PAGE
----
Learning outcomes of the course unit
Knowledge and understanding.
Students must achieve thorough conceptual understanding of the theoretical foundations of the topics of the course, as well as computational fluency.
Applying knowledge and understanding.
Students must be able to apply the forementioned notions to solve medium level problems and to understand how the forementioned notions can be used for solving problems in a more applied context.
Students must be able to evaluate coherence and correctness of results obtained by themselves or by others.
Students must be able to communicate in a clear, precise and complete way mathematical statements in the field of study, also in a broader context than mere calculus.
Analisi matematica I e Analisi Matematica 2 1° modulo
Course contents summary
Multivariable differential and integral calculus.
Paths in R^n and linear differential forms.
Sequences and series of functions.
Ordinary differential equations and systems.
1) Preliminaries of linear algebra and topology.
Linear algebra and geometry: Vectors spaces. Norms and scalar products. Cauchy--Schwarz inequality. Linear mappings and matrices. Eigenvalues and diagonalization of symmetric matrices. Quadratic forms.
Metric and euclidean spaces: Interior, cluster and boundary points. Open and closed sets. Sequences and complete metric spaces. Compact and connected sets. Continuous functions. Bounded linear operators.
Lipschitz functions and contraction principle.
2) Multivariable differential calculus.
Limits and continuity: Limits of multivariable functions. Continuous functions.
Differentiable functions: Directional and partial derivatives. Differentiable functions. The gradient and its geometrical meaning. Tangent planes, tangent and normal vectors. Chain rule. Functions of
class C^1. The inverse function theorem. Diffeomorphisms and changes of variables.
Functions of class C^k: Higher order differentiable functions. Functions of class C^k. Schwartz's theorem. Taylor's formula (Peano's and Lagrange's reminders).
Optimization of multivariable functions: Local and global maxima and minima, saddle points. Necessary and sufficient conditions for optimality.
Manifolds in R^N:
The implicit function theorem. Manifolds in R^N. Lagrange's multiplier.
3) Multiple integrals.
Measure theory: Volume of N-rectangles. Measurable sets and Jordan measure. Negligible sets and characterization of measurable sets. Sufficient conditions for measurability.
Integration: Integration of bounded functions over measurable sets. Properties of the integral. Iterated integrals. Change of variables formula for linear maps. Jacobian of linear maps. Change of variable formula for multiple integrals. Polar and cylindrical coordinates.
4) Linear differential forms.
Paths in R^N: general properties, paths equivalences. Path lenght.
Differential forms: definition, integrals of linear differential forms over paths. Closed forms, exact forms and their primitives. Equivalent conditions for a form to be exact in terms of integrals over paths. Differential forms defined on star-shaped or simply connected open sets.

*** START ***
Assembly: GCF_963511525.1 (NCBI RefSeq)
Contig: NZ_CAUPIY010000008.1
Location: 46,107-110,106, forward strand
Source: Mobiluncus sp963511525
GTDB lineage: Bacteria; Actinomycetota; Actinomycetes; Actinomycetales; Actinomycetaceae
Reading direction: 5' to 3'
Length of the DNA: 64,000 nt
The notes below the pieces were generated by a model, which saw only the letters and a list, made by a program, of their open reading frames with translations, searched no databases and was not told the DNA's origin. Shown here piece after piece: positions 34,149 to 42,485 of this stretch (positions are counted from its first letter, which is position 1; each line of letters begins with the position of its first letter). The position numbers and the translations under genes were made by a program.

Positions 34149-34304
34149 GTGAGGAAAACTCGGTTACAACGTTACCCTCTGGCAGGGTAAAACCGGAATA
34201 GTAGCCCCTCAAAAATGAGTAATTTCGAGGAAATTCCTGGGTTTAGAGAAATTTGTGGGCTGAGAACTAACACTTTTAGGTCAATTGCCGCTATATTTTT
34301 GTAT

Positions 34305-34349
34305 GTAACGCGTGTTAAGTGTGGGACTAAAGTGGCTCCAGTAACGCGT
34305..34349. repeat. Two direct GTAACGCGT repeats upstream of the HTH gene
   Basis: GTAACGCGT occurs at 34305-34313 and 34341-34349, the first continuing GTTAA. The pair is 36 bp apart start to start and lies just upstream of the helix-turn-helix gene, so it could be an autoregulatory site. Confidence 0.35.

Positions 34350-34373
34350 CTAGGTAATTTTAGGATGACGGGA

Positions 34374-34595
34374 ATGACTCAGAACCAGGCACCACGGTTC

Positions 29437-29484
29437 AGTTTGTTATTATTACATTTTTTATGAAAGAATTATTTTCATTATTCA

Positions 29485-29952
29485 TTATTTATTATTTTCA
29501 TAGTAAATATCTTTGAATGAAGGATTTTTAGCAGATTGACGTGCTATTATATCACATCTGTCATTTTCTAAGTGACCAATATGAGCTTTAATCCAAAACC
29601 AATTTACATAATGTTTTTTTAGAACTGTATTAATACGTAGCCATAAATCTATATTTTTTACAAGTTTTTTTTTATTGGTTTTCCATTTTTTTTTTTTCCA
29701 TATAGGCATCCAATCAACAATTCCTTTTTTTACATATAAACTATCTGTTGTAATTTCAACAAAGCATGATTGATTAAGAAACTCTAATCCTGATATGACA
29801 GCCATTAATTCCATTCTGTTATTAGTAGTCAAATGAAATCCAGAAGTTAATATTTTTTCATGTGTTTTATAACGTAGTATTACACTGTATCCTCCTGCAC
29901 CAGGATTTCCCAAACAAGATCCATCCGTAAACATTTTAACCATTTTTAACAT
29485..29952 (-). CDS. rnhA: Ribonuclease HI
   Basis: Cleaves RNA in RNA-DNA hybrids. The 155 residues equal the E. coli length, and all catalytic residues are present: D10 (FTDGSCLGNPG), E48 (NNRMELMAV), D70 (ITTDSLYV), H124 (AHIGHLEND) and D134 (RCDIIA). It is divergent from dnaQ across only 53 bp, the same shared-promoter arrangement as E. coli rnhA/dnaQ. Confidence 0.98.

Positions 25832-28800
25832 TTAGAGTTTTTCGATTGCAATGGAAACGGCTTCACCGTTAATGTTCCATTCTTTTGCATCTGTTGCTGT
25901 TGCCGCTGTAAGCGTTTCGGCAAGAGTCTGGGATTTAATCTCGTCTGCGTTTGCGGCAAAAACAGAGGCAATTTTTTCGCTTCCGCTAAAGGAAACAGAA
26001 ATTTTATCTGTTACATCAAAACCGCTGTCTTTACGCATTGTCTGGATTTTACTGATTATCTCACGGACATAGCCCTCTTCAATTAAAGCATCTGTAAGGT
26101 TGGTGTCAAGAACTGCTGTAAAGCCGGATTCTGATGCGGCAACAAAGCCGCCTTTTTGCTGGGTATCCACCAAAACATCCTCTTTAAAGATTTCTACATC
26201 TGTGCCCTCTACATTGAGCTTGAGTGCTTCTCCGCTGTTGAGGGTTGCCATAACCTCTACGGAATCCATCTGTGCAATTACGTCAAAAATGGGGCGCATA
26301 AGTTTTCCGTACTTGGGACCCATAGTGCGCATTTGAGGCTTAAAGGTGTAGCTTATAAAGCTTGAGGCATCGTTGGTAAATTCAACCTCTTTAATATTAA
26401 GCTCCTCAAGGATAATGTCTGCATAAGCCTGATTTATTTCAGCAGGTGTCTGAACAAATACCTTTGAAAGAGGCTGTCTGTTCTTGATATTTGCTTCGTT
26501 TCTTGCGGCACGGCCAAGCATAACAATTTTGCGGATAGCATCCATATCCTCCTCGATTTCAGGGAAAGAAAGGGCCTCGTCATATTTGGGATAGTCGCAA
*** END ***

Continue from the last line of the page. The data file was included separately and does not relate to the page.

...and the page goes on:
5) Sequences and series of functions.
Pointwise and uniform convergence. Limits exchange under uniform convergence. Dini Theorem for monotone sequences. Total convergence of series. Power series and Taylor series. Theorems about convergence of sequences of derivatives and of primitives.
6) Differential equations.
Ordinary differential equations and systems. The Cauchy problem: local existence and uniqueness. Extensions of solutions and existence in the large. Qualitative study of solutions. Continuous dependence on the initial data. Explicit solutions of some classes of first order differential equations.
Linear equations and systems with constant coefficients. The exponential of a matrix. The evolution operator for linear systems.
G. Prodi: Lezioni di Analisi Matematica II. ETS Pisa (1974);
M. Bramanti, C.D. Pagani, S. Salsa: Analisi Matematica 2. Zanichelli (2009);
N. Fusco, P. Marcellini, C. Sbordone: Analisi matematica due. Liguori (1996).
W. Fleming: Functions of several variables, Springer, New York (1977);
W. Rudin: Principles of Mathematical Analysis, McGraw--Hill, New York (1976);
J. L. Taylor: Foundations of analysis, American Mathematical Society, Providence RI (2012).
The teaching consists in frontal lessons where both theoretical and applicable aspects are expounded. The exercises are developed with the collaboration of the students and are programmed in order that they can solve autonomously the problems arising from the theoretical lessons.
Assessment methods and criteria
The final exam consists in a written test followed by an oral discussion, provided the written test is successful.
The written test consists in some open questions. To succeed, the students should demonstrate to have sufficient knowledge of the subjects of the course as well as calculus skills.
The oral test consists of a discussion about the written test, and in the verification of the level of comprehension of the theoretical parts of the course.
The test will be considered sufficient if the average of the marks of the written and oral tests is greater or equal to 18/30.